Beauty, the eye of the beholder, etc.
Beauty, the eye of the beholder, etc. Felipe Tofani/CC BY-SA 2.0

It’s easy to put together collections of beautiful, soaring buildings that perfectly encapsulate today’s hottest architectural trends. But who will speak for the edifices that have gone largely out of favor since they were first constructed? The imposing behemoths and the strangely angled stars of yesteryear’s design fads? Atlas Obscura readers, that’s who. We recently asked members of our community to tell us about the “ugly” buildings they love, and you weren’t shy in sharing your appreciation for your favorite misunderstood structures.

While the style certainly doesn’t have a monopoly on unconventionally attractive architecture, the majority of the responses we received pointed to brutalist institutional buildings—especially those featured on college campuses. But what all of your nominees ultimately have in common is a way of inspiring devotion in spite of (or sometimes because of) the way they appear on the outside.

Take a look at a collection of some of our favorite responses below, and if you want to see more, or even add your own, head over to the Community forums and join the conversation!

Tuan Nguyen/Public Domain

Hilton San Francisco Financial District

San Francisco, California

“I nominate the Hilton San Francisco Financial District, which was formerly the Holiday Inn Chinatown. In both incarnations, it’s a hulking concrete pile towering above the neighborhood, but there’s nonetheless something lovable about it. Maybe it’s the cool, futuristic concrete bridge that connects it to the park across the street?” tyler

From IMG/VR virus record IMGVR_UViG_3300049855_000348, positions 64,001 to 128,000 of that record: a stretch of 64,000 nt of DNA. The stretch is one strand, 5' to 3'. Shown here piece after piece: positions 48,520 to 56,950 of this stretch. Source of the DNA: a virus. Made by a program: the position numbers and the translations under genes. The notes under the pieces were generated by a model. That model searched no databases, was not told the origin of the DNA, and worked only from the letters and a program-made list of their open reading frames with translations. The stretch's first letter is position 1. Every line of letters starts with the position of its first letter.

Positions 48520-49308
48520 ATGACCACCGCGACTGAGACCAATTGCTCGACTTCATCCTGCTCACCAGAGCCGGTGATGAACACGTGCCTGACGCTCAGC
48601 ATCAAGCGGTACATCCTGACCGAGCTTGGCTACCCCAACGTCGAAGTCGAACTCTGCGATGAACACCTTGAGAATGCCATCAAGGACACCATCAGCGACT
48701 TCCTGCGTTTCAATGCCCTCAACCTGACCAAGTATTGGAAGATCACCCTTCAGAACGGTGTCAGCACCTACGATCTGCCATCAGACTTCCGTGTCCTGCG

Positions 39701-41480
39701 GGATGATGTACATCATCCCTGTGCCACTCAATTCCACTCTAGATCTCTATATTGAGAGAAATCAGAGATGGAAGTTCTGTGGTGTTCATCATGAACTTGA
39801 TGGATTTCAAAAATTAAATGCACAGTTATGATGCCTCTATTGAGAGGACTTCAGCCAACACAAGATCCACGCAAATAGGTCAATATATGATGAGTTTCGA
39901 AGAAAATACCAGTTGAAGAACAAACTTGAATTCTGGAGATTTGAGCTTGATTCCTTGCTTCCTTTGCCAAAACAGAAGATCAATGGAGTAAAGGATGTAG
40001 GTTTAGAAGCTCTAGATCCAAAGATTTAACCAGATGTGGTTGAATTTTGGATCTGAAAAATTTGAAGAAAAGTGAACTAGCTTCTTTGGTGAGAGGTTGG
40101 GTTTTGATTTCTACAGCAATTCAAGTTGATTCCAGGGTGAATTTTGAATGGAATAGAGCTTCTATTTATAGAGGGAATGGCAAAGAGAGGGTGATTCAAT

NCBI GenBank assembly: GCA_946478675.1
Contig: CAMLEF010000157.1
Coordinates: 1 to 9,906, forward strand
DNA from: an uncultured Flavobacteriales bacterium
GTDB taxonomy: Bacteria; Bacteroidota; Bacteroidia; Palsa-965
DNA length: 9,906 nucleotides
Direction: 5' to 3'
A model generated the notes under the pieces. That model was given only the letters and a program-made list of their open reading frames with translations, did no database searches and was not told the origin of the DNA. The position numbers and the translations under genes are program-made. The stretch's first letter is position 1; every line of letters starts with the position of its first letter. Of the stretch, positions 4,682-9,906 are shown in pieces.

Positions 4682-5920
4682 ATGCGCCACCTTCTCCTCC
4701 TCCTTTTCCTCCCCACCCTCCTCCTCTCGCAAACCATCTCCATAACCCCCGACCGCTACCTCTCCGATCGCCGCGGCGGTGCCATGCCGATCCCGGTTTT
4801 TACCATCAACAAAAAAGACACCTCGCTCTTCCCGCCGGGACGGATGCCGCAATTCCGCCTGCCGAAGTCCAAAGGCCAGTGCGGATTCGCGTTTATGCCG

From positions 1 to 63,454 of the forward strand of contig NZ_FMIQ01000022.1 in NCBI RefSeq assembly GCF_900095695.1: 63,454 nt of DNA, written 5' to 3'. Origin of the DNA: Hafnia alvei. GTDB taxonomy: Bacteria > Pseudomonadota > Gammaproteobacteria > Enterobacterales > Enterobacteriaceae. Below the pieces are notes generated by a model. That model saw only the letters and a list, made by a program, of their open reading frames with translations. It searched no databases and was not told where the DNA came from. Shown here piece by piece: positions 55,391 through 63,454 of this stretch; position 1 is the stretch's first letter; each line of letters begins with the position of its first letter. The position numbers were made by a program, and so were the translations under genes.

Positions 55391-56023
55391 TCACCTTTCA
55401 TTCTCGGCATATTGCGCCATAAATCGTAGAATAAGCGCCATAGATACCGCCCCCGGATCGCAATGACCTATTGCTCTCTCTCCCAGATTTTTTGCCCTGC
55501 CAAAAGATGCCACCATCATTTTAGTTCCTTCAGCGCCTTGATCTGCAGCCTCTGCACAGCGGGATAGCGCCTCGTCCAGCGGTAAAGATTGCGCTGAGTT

Inga Munsinger Cotton/CC BY 2.0

University of Colorado Engineering Center

Boulder, Colorado

“The Engineering Center campus building at University of Colorado, Boulder is often called the ugliest building in the campus, because it’s decidedly different from the rest of the ‘Tuscan’ style buildings on campus. It definitely stands out, but I don’t think it’s ugly. I’ve spent many hours hanging out and exploring the nooks and crannies of this building, even though I wasn’t an Engineering student.” nagnabodha


Eric F. James/CC BY 2.0

Boston City Hall

Boston, Massachusetts

“Boston City Hall is a brutalist beauty!” sethhardmeyer


Jack Nealy/CC BY-SA 2.0

Wescoe Hall at the University of Kansas

Lawrence, Kansas

“I lean towards Wescoe Hall on the University of Kansas campus. And, although the outside leaves a lot to be desired, the inside is also an underwhelming, dated, and drab labyrinth of winding and looping hallways. Story has it that the building originally started as a parking garage, but soon became the English department. Whether or not that’s true, I still haven’t heard.” hallucin


Simons1999/Public Domain

House of the Soviets

Kaliningrad, Russia

“Used to live in Kaliningrad, Russia. We called the (still-unfinished) House of the Soviets building, ‘the robot head.’” wilsongriffin


Tom Parnell/CC BY-SA 2.0

The Point

Milton Keynes, U.K.

“In Milton Keynes there is a building everyone loves to hate: The Point. It is apparently going to be demolished soon, but at one time this was relatively famous as the home of the U.K.’s first multiplex. It also used to light up at night and it could be seen for miles.” — claudiarosani